Child bearing over the centuries has been fraught with risk for both mother and child. Maternal mortality hovered over 40 deaths per thousand births until the mid-1930s, and child mortality before age 5 exceeded 100 per thousand until it began a precipitous drop in developed nations in the same time frame. Public health scientists in the modern age of microbiology have contributed to improvements for both mother and child as they have developed the knowledge and expertise to isolate and identify agents that cause infections In Utero (in the womb). Vaccines, early diagnosis, and preventative medicine have brought an effective end to many fetal and neonatal diseases that in the past caused deformity, brain damage, and premature death.
Before the advent of widely-available, safe vaccines, the developmental damage and death rates from infections by microorganisms were a high risk to the unborn child. When a mother showed signs of infection by German measles, caused by the rubella virus, she faced the difficult choice of aborting the fetus or giving birth to a child with profound birth defects and a high risk of death. The financial burden of raising a child with mental or physical deformities was difficult for most families to bear, and medical and institutional supports were either unavailable, or too expensive for most to access. The development of the highly-effective rubella vaccine enabled physicians to protect both the mother and her unborn child from infection, which changed the lives of millions of people and spared the ravages of the damaging effects of the virus.
Similarly, three additional infectious agents have been recognized for their particular and formerly-prevalent damaging effects on fetal and neonatal health. These are toxoplasma, cytomegalovirus, and herpesvirus. Unlike rubella, effective vaccines against these organisms are either not yet available, or are not in widespread use. For this reason, it has become a foundation of public health practice to assess the immune and infection status of women in pregnancy with a view to assessing the presence and/or risk of exposure to these disease organisms. Today, all women of child-bearing age are tested for the status of their immunity to toxoplasma, rubella, cytomegalovirus and herpesvirus, a diagnostic procedure widely referred to as the ToRCH panel test.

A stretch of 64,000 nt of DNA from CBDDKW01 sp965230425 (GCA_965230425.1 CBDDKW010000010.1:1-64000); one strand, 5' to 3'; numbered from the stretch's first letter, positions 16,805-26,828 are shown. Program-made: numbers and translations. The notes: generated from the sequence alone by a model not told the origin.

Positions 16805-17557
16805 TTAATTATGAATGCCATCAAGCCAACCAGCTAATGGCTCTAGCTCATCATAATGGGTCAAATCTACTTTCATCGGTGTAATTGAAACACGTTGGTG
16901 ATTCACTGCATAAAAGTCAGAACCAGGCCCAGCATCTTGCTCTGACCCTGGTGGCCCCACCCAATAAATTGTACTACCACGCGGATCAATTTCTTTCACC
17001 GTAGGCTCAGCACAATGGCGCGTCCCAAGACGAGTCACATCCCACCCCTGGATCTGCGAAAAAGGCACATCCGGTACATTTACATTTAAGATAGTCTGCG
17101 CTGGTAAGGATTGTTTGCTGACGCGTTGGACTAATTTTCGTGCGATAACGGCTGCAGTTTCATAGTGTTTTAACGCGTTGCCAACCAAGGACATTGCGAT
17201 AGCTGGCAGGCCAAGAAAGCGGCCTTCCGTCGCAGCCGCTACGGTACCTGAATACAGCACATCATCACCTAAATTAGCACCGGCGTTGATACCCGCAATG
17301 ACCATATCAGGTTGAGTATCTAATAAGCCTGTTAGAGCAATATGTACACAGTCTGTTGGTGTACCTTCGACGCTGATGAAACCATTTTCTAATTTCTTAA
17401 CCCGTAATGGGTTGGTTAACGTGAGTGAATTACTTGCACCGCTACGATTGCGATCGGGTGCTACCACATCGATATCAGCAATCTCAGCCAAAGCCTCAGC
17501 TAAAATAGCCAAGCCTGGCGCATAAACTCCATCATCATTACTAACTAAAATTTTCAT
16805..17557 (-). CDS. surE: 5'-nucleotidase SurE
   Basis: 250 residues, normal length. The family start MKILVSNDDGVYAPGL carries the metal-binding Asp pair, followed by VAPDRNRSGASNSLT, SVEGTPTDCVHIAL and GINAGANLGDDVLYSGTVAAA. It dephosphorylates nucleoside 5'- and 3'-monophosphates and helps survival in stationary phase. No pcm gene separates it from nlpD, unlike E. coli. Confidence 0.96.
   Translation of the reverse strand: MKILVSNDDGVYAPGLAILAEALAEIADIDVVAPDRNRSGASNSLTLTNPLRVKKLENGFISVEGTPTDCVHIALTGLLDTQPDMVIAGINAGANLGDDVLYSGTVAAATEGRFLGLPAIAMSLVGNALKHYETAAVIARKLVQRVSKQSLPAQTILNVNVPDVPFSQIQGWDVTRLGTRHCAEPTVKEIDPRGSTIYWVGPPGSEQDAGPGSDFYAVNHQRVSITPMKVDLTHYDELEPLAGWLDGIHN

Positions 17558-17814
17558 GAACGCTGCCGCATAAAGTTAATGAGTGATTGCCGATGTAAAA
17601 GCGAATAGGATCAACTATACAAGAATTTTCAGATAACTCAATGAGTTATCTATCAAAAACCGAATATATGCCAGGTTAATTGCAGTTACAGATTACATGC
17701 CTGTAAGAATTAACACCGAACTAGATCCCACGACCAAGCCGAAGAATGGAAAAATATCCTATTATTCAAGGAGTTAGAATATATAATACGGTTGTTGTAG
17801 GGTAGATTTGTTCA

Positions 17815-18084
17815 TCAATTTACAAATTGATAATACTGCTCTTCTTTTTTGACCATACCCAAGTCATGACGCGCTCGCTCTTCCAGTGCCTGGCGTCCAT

Confirming prior exposure (and therefore reduced risk of reinfection) ensures a high probability that a pregnancy will avoid complications associated with these infections. Women without prior exposure, or with active infections, can be monitored and treated appropriately to avoid complications.
ToRCH diagnostic testing represents a significant volume of diagnostic testing annually in North America, Europe and other regions of the globe with modern healthcare systems.
Microbix is a proud provider of gold-standard toxoplasma, rubella, cytomegalovirus and herpesvirus reagents that form the basis of ToRCH tests made by prominent diagnostics manufacturers around the world. Microbix has recently launched a new product line expanding its offerings in this area. Microbix’ new products are increasingly being used in advanced, automated diagnostic systems, especially in Asia as world-class healthcare systems are increasingly accessible to women and families. Microbix’ ToRCH antigens will continue to support better health outcomes for people around the globe.